I worry about it because it seems like something that anyone who is afraid of drought, flood, famine, hurricanes, tornados, unseasonable weather, etc. should worry about. Because they will affect us in very real ways, in price of food, lifestyle, availability of water, all those things we take for granted. Things that don't always go away if you ignore them.
It's funny, though, how people attack "the science" behind it. Yeah, so? Maybe it's because I know how science, like sausage, is made. Ever read books like "the Double Helix"? It's not always elegant, but it's a best effort. And if sometimes things have wiggle, it's called "margin of error" and is present in all science. There are folks who say it's all invalid because of some minor flaw. (Of course, I, not being an academic, would welcome anyone finding an area of shortcomings, as it gives me data to work with in correcting the model. I guess I'm strange that way, as it seems to startle people when I accept new data and use it, such as when I'm researching history or something.) But that's just it. It's usually just small quibbles. And, as my high school chemistry teacher used to say "we might find out something tomorrow where we'll have to throw out the whole book and start over." Science is not absolute. But wow, do folks get significant. And it never hurts to ere on the side of caution.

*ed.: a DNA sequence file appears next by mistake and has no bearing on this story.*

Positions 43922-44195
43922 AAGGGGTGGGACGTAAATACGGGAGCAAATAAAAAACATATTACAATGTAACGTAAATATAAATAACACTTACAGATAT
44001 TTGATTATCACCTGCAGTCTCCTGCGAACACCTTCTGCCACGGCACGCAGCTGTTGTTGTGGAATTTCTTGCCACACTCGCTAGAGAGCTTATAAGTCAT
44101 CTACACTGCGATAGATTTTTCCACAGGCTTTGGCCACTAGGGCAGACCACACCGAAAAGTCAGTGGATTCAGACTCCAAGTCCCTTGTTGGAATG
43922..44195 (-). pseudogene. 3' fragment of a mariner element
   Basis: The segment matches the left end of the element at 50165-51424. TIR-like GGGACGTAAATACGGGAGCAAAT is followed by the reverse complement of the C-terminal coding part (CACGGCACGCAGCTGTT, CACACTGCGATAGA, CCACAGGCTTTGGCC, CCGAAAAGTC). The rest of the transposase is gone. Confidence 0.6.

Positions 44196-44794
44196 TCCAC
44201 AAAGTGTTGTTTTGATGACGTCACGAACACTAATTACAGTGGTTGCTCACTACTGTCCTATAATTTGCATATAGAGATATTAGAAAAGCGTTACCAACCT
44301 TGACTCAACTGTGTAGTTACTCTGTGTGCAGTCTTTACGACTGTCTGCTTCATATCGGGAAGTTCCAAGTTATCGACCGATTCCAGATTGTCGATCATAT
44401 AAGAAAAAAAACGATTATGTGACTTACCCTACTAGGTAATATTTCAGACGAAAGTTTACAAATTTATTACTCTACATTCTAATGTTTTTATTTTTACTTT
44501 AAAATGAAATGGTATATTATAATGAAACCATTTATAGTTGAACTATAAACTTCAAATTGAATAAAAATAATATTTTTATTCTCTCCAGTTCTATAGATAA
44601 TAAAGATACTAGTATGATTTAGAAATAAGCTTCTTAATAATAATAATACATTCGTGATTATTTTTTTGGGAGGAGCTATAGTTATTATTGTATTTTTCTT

Don't they realize that, ultimately, Mother Nature doesn't care? That saying that late freeze has nothing to do with global climate change has no effect on whether this year's peach crop won't set?